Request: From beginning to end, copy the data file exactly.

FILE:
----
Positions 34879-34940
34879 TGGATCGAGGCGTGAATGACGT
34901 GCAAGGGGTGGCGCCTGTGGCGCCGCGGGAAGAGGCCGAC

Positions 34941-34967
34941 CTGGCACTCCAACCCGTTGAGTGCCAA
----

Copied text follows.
Positions 34879-34940
34879 TGGATCGAGGCGTGAATGACGT
34901 GCAAGGGGTGGCGCCTGTGGCGCCGCGGGAAGAGGCCGAC

Positions 34941-34967
34941 CTGGCACTCCAACCCGTTGAGTGCCAA